Following the news that mice have been cloned from 16 year old frozen tissue comes an announcement that scientists have made advances in resurrecting the extinct Pyrenean Ibex. This does not only offer hope that someday other extinct species may be resurrected and returned to nature, it further reinforces the power of low temperatures to preserve life and biological information. DNA can be extracted from tissue that is preserved with crude freezing techniques, including cryopreservation with no cryoprotection at all (straight freezing).
Successful resuscitation of cryonics patients requires reversal of the aging process (for most patients) and advanced molecular cell repair technologies. Such demanding requirements are not necessary to clone a cryonics patient. Although the objective of cryonics organizations is not to resurrect a clone of the person but that particular individual, the recent success stories about cloning animals from frozen tissue highlight that the debate about the feasibility of cryonics should not be so much about “revival” but personal survival. Biological revival should not present major obstacles.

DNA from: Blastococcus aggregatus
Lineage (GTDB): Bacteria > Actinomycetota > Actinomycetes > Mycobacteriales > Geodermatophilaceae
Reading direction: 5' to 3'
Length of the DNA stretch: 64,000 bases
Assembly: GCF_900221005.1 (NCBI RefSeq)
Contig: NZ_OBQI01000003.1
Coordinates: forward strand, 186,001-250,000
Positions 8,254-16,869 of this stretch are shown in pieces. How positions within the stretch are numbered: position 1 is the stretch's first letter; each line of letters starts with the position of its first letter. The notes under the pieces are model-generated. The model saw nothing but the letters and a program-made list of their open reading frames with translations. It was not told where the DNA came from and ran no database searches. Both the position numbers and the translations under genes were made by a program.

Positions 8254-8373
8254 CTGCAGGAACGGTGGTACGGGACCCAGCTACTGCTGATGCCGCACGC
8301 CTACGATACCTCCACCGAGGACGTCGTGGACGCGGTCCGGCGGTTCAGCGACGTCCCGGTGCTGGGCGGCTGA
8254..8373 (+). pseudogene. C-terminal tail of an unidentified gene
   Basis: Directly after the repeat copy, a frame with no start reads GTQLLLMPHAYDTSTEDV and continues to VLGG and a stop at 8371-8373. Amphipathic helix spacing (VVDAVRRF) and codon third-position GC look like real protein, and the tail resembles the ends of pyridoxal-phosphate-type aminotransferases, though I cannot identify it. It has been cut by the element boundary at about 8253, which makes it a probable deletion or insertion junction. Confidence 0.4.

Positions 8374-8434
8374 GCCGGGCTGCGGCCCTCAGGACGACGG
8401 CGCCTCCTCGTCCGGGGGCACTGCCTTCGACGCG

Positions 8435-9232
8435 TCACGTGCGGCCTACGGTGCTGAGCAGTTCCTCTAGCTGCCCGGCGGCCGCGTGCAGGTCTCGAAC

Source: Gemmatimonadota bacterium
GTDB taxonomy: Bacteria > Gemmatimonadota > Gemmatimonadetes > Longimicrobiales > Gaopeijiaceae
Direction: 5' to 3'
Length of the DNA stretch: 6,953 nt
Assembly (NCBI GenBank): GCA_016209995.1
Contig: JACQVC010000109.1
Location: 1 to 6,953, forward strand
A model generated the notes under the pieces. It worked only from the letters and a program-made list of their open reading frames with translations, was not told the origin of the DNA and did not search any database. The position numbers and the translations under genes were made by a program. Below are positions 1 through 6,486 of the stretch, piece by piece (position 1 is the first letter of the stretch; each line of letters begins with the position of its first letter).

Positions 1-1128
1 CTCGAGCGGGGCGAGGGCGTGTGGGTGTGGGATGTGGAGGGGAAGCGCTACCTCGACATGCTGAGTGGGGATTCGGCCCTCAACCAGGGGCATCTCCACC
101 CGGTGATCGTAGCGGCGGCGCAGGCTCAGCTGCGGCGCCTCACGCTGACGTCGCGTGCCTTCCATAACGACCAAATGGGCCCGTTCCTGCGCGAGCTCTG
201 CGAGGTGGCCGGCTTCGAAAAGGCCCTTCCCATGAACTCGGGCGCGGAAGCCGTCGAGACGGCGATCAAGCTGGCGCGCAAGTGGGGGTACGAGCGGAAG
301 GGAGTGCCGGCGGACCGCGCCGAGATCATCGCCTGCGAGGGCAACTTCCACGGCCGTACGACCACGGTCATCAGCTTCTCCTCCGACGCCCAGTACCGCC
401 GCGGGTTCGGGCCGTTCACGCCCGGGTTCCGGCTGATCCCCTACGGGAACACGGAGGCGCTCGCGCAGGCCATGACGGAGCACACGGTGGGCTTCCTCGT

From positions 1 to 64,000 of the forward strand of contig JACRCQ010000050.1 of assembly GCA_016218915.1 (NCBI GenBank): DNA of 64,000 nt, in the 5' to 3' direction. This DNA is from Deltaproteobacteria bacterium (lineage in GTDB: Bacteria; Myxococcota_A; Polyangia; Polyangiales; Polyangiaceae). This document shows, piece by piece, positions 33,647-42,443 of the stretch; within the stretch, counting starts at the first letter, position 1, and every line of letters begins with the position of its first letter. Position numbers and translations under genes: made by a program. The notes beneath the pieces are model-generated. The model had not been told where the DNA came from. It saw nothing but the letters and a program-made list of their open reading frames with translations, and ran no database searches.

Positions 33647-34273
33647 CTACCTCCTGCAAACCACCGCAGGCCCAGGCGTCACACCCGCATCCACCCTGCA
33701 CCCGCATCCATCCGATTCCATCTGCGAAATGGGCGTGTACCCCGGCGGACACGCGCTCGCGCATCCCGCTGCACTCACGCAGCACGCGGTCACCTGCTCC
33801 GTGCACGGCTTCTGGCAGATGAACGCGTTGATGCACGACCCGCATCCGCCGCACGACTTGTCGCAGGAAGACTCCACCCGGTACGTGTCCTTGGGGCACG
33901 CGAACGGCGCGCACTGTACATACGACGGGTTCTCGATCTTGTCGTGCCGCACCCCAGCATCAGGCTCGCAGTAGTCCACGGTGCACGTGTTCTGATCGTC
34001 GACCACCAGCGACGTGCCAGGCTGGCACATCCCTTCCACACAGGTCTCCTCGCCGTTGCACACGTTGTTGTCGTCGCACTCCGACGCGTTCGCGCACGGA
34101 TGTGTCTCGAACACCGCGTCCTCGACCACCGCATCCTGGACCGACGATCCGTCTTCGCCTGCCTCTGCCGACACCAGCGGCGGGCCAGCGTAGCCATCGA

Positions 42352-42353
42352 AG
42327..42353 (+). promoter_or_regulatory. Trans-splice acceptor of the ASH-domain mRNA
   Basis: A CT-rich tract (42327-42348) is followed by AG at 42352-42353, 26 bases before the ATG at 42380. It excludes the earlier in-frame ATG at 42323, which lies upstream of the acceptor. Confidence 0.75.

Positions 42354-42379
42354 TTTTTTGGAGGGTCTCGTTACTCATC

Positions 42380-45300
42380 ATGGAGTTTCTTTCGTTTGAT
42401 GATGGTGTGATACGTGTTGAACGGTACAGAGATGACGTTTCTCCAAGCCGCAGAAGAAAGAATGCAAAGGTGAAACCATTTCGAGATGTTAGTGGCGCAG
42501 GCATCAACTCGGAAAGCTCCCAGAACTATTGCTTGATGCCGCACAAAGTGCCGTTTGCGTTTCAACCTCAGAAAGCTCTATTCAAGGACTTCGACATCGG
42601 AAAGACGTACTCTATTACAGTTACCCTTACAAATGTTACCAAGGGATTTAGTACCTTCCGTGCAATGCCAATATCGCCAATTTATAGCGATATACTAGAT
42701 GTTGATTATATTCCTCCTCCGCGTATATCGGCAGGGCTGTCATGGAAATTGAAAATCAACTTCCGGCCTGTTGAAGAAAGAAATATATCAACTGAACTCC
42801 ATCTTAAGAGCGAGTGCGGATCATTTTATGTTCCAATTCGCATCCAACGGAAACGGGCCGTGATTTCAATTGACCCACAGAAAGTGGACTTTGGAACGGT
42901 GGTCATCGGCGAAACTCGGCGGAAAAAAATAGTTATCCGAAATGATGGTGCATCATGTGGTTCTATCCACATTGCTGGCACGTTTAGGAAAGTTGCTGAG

People usually do not make cryonics arrangements to allow a the creation of a genetic copy of themselves in the future. One use of human DNA storage is to assist with the identification of remains of cryonics patients that have died under circumstances where such identification will be difficult (for example, the cryonics organization only receives a brain). DNA preservation is also an option for people who would like to have a closely similar pet in the future. Futuristic possibilities such as combination of human cloning and mind uploading to recreate the person come to mind as well.
The Cryonics Institute offers human and pet DNA preservation for members with and without funding arrangements.